The scene begins with soprano and cello on a pedal on D. Chang-O sings of herself in the third person, characterising herself as others have done before. As the music continues, soprano and cello explore in turn ways of enlarging the space around their pedal note, using changes in timbre and, a little later, melodic deviations that eventually dismantle this single perspective altogether. Although it is fully notated, the musical effect is like that in Bardo’i-thos-grol, as the musicians gradually carve out a sonic territory from a single point. Lim acknowledges the influence of the installation on her opera: its last pages (unfortunately not available on recording) are an attempt to recreate the sound of Deborah Kayser’s heart chakra ‘Song of compassion’.[2]

As Chang-O ascends, she begins singing in the first person. Interrupted by a chorus of police whistles – a representation of attempts to control and contain her story? – she continues regardless, drawing strength from the celestial birds around her: ‘I have your reason. / Your wishbone blazing / Alchemy of feathers / Wind-heart tremors’. Like the steps of an ascending staircase, the musicians maintain a string of gestures that appear to emerge from each other: as Chang-O’s words turn towards the second person and the support she receives from her environment, her song becomes heterophonically attuned to the accompanying ensemble. In bars 39–40, the cello’s D (the starting point established in the first section of the aria) becomes an upward, tremolo glissando; this is picked up by the bass flute as buzzing multiphonics around the pitches F♯ and C♯. Picked up by the voice, the first of these becomes a relatively pure, continuous tone – a temporary moment of stability and focus that is reinforced (in asynchronous rhythm) by the cello’s harmonic – before the flute initiates a multiphonic splitting of the F♯ (mirroring its figure from the previous bar) and then a melodic descent that is taken up in different ways by both voice and cello. Koto and then percussion enter a few bars later, but the relay of gestures and energies continues even as Earth falls further away (see bars 80–82).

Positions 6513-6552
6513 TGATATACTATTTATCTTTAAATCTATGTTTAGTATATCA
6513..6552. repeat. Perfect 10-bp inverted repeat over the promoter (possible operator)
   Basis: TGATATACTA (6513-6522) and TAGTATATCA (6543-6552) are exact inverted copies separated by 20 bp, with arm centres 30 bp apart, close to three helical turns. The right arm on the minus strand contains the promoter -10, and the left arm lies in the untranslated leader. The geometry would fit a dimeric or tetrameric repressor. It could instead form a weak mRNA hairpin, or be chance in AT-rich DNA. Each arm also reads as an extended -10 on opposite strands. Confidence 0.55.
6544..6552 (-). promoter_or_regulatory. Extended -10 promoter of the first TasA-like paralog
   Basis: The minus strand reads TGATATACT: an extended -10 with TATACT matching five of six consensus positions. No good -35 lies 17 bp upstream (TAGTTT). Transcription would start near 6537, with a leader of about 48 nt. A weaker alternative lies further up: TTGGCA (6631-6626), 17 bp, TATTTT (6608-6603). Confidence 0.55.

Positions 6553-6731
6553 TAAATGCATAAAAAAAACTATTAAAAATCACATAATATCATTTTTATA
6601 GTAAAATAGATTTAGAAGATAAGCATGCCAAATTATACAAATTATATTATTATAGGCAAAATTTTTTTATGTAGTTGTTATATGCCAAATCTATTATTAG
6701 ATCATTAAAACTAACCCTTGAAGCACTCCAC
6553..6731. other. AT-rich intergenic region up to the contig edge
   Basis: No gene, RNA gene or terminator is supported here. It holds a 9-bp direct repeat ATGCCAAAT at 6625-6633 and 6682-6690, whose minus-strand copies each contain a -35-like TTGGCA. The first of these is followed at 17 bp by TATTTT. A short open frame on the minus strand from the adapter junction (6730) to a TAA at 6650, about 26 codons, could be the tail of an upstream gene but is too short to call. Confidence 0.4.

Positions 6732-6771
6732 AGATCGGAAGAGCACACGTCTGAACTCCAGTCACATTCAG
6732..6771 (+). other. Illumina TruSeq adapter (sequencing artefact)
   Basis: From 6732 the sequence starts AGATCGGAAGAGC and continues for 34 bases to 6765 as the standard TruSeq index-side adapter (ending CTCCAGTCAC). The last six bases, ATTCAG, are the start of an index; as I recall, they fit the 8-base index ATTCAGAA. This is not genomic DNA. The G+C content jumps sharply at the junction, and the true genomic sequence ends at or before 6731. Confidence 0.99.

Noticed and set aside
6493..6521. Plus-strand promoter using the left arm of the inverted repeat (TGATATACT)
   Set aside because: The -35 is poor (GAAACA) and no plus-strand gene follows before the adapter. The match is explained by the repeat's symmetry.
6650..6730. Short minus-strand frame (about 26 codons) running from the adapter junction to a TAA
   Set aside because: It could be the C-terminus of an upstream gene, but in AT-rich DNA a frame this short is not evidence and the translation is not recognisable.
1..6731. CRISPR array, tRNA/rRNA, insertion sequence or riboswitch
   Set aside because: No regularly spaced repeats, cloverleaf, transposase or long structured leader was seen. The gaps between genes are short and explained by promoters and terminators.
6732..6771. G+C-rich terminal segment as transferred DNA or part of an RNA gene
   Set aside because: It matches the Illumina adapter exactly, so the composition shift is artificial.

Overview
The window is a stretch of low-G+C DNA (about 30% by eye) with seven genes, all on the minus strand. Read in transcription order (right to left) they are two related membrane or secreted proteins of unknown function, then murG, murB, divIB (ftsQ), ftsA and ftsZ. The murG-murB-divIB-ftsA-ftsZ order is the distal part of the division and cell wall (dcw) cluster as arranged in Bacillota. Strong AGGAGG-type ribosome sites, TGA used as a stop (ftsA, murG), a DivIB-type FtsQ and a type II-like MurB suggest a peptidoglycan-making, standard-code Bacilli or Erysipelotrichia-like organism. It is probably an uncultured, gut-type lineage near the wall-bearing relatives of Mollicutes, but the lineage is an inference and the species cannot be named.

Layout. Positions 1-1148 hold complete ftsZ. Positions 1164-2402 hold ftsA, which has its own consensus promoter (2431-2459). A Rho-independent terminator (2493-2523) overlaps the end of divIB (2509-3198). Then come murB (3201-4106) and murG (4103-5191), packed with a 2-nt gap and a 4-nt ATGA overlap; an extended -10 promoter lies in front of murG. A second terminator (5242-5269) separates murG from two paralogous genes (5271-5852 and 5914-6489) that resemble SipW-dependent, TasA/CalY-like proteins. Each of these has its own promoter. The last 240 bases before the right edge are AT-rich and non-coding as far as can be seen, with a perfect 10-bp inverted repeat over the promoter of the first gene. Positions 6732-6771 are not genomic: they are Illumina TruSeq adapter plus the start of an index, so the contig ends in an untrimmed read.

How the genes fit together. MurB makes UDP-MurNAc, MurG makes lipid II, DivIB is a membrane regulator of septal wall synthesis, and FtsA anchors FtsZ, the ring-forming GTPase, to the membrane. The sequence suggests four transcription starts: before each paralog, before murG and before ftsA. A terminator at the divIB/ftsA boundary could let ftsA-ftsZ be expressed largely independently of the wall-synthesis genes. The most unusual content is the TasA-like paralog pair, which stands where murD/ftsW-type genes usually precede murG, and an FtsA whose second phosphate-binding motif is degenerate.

In the next section Chang-O, singing along, reveals more of the (untold) details of her own immortal origins: ‘Before my blood and spirit fused / I was already burning / Womb ice wanting / Pregnant with fire’. The music is suitably chilling, the continuity of the previous section fractured into isolated, searching gestures.

For the final section, Chang-O returns to the D with which she began. Now it is a stage for new beginnings as, unaccompanied again, she sings a series of first-person affirmations: ‘I rise, I ripple, I reach, I resonate’. Each one is subtly word-painted, as in bars 107–14. From here to the end of the scene, sixteen bars later, the ensemble is silent, except for a delicate harmonic shading beneath ‘I resonate’.

With the last phrase of her aria, Chang-O rises from the D that has been her anchor throughout to a high A on the words ‘I embrace you’. In a programme note, Lim explains the role of Chinese grammar in this ending, and the aria overall. Although the pronouns ‘he’, ‘she’ and ‘it’ are distinguished in written Chinese, in the spoken form they are represented by the same syllable. (The written form of ‘she’ was only invented in the twentieth century, when Chinese writers first began translating European texts.) The shifts in pronoun that take place in ‘Chang-O Flies to the Moon’ are therefore significant to both Chang-O’s story and the emergence of female identity in Chinese culture. ‘The singing subject “she” transforms into “I” through to “you” until at the end “you” (her shadow presence) comes into an embrace and unity with “I”’. At the end of the aria, ‘the ensemble dissolves into silence leaving Chang-O singing alone, in an ecstatic opening up to the self’.


[1] The tomb is noted in particular for containing a large number of musical instruments, including a set of sixty-four bronze bells.

[2] Conversation with the author, August 2021.

The Music of Liza Lim is available to pre-order from Wildbird Music until 11 September, and will be more widely available after 12 September. See here for pricing, ordering and other details. I will be in Berlin on 11 September for a launch event at the Philharmonie supported by Musikfest Berlin in association with the Australian Embassy in Berlin. Come by if you are around and I will sign you a copy.